Judicial Ethics Advisory Committee

Opinion Number: 2009-05
Date of Issue: February 15, 2009


May a retired judge sit as a senior judge and as a traffic infraction hearing officer in the same judicial circuit?



The inquiring judge is retired and enjoys the status of a senior judge.  The circuit is considering using senior judges as traffic hearing officers.  The inquiring judge is concerned as to whether or not a judge may sit as a senior judge and as a traffic hearing officer.  Each position is compensated separately from a different funding source.


A civil traffic hearing officer system was established by the legislature by the authority of Article V, Section 1, of the Florida Constitution.  The qualifications and duties of hearing officers are set forth in §318.31 through §318.36, Florida Statutes.  Hearing officers serve at the pleasure of the Chief Judge and have no definite term of office.  Furthermore, they must be members of the Florida Bar.  A civil traffic hearing officer performs the same function as a county judge sitting in traffic court.

Senior Judges are defined in the Florida Rules of Judicial Administration which were adopted pursuant to Article V, Section 2, of the Florida Constitution.  A senior judge is a retired judge who is eligible to serve on assignment to temporary judicial service.  The Chief Judge is authorized to assign senior judges to temporary service pursuant to Rule 2.215, Fla. R. Jud. Admin.  A senior judge is also defined in §25.073, Florida Statutes, which, together with the Code of Judicial Conduct, provides that a senior judge cannot practice law.

Therefore, a senior judge is an Article V judge with full judicial authority within the scope of the judge’s temporary assignment.  A traffic hearing officer is a quasi-judicial officer whose office is authorized by Article V of the Florida Constitution with duties defined by the legislature.  In each case, the individual serves at the pleasure of the Chief Judge. 

The Code of Judicial Conduct, with certain specific minor exclusions, applies to senior judges.  Additionally, Canons 1, 2A, and 3 of the Code applies to traffic hearing officers. Application Section, Code of Judicial Conduct.  However, the legislature has determined that hearing officers are subject to The Florida Bar Code of Professional Responsibility, and not the Judicial Code of Ethics.  §318.36, Florida Statutes.

This Committee can find no provision of the Code of Judicial Conduct that would prohibit a senior judge from sitting as a traffic hearing officer.  Although a hearing officer must be an attorney, the hearing officer is not practicing law.  Senior judges and hearing officers both serve compatible judicial functions.  Thus, a judge’s service as a hearing officer would not conflict with Canons 4 and 5 of the Code in that the dual functions would not (1) cast reasonable doubt on the judge’s capacity to act impartially; (2) demean the judicial office; or (3) interfere with the proper performance of judicial duties.

For the reasons set forth above, service as a senior judge and traffic hearing officer is not in conflict with the Code of Judicial Conduct.  It is this Committee’s responsibility to interpret the Code of Judicial Conduct, and give guidance to judges under the Code.  It is not this Committee’s responsibility to give legal opinions under Florida Statutes nor to render opinions regarding The Florida Bar Code of Professional Responsibility.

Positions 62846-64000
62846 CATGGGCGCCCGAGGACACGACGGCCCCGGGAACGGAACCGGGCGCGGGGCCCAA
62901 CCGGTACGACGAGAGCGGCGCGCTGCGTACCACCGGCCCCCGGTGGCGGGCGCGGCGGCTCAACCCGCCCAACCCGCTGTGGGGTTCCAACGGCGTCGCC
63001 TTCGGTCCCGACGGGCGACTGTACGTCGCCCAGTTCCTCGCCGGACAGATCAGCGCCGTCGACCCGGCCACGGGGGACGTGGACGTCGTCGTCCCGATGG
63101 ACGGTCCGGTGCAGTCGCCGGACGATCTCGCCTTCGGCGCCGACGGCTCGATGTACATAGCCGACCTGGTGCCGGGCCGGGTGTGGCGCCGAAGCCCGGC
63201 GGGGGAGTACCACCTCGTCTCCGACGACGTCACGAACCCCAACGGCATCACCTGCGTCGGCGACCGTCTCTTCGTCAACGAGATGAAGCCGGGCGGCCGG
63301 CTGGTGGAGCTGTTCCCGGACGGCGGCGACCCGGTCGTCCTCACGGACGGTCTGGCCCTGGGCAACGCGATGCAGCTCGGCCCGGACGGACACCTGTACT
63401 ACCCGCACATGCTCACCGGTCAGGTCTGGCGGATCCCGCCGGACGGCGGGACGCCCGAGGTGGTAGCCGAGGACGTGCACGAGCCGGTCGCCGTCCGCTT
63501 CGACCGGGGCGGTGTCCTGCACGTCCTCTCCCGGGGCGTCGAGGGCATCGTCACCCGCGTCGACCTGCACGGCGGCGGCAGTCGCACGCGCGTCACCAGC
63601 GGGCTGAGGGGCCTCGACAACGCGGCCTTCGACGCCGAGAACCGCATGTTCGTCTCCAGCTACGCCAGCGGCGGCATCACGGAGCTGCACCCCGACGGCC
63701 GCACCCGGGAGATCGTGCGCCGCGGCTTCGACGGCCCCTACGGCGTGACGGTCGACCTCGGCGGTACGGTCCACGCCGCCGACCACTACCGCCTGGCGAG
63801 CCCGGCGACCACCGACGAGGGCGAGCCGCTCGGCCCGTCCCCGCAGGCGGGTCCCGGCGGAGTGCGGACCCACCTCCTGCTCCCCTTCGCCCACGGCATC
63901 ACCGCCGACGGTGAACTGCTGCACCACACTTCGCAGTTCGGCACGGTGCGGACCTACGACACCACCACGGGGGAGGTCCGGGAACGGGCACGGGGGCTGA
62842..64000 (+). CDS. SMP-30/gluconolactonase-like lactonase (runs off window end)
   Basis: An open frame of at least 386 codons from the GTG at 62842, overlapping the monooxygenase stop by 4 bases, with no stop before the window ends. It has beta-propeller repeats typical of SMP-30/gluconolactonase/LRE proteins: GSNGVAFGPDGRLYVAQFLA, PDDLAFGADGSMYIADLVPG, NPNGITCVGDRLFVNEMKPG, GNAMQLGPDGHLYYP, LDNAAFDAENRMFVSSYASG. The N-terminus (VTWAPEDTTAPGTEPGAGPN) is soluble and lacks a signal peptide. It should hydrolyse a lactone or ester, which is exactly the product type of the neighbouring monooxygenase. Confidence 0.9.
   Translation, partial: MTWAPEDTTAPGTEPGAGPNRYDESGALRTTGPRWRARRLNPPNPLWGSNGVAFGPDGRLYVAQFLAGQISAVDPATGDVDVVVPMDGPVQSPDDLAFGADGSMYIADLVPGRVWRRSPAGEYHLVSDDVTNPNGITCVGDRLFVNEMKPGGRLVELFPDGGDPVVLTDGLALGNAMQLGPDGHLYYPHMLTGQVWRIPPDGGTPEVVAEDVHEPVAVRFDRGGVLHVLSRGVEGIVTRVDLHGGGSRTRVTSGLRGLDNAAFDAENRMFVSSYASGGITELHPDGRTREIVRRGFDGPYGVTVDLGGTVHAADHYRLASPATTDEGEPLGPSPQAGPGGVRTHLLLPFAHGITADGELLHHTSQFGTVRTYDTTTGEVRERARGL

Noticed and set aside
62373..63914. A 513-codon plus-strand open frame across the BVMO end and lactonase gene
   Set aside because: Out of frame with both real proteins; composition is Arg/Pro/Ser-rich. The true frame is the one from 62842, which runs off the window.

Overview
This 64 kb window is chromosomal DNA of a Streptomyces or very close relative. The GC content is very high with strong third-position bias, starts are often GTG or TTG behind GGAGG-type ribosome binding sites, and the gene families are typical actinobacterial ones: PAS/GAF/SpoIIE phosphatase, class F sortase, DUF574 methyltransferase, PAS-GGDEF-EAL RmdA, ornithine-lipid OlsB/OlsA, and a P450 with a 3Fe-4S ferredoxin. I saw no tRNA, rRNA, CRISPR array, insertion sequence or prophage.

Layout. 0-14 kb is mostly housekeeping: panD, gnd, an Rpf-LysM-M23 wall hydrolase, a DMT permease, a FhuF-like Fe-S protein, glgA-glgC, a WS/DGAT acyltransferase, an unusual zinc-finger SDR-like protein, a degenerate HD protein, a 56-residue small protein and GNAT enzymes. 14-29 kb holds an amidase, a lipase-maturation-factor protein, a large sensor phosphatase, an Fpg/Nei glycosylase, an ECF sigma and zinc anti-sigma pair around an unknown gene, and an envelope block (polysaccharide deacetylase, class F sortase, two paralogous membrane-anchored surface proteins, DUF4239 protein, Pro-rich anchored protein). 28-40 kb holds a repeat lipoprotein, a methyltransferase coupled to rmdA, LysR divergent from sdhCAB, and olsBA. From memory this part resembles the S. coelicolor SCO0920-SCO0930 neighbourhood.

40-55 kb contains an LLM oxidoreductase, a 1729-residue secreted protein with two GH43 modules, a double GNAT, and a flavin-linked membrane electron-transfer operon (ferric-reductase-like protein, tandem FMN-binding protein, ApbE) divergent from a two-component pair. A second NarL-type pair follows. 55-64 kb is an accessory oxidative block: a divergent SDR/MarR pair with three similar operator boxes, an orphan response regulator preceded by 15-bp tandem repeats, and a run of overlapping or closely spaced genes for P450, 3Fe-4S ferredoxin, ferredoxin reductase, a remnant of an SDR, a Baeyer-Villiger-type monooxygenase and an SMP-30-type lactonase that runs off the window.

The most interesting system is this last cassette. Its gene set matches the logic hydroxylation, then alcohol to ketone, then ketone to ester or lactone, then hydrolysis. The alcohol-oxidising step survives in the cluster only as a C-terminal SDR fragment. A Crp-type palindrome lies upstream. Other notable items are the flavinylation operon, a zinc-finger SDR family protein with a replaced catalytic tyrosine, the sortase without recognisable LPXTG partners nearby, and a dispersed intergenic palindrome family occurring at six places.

Article V, Florida Constitution
Cannons 1, 2, 3, 4, and 5, Code of Judicial Conduct
§25.073, §318.31 through 318.36, Florida Statutes
Rule 2.215, Fla. R. Jud. Admin.


The Judicial Ethics Advisory Committee is expressly charged with rendering advisory opinions interpreting the application of the Code of Judicial Conduct to specific circumstances confronting or affecting a judge or judicial candidate.

Its opinions are advisory to the inquiring party, to the Judicial Qualifications Commission and the judiciary at large. Conduct that is consistent with an advisory opinion issued by the Committee may be evidence of good faith on the part of the judge, but the Judicial Qualifications Commission is not bound by the interpretive opinions by the Committee. See Petition of the Committee on Standards of Conduct Governing Judges, 698 So. 2d 834 (Fla. 1997). However, in reviewing the recommendations of the Judicial Qualifications Commission for discipline, the Florida Supreme Court will consider conduct in accordance with a Committee opinion as evidence of good faith. See Id.

The opinions of this Committee express no view on whether any proposed conduct of an inquiring judge is consistent with the substantive law which governs any proceeding over which the inquiring judge may preside.  This Committee only has authority to interpret the Code of Judicial Conduct, and therefore its opinions deal only with the issue of whether the proposed conduct violates a provision of that Code.

For further information, contact: Judge C. McFerrin Smith, III, Chair, Judicial Ethics Advisory Committee, 101 N. Alabama Avenue, Suite 437, Deland, FL 32724.

Participating Members:
Judge Roberto Arias, Judge Robert T. Benton, Dean Bunch, Esquire, Judge Lisa Davidson, Judge Kerry I. Evander, Judge T. Michael Jones, Patricia E. Lowry, Esquire, Judge C. McFerrin Smith, III, Judge Richard R. Townsend, Judge Dorothy Vaccaro.

Copies furnished to:
Justice Peggy Quince
Thomas D. Hall, Clerk of Supreme Court
All Committee Members
Executive Director of the J.Q.C.
Office of the State Courts Administrator
Inquiring Judge (Name of inquiring judge deleted from this copy)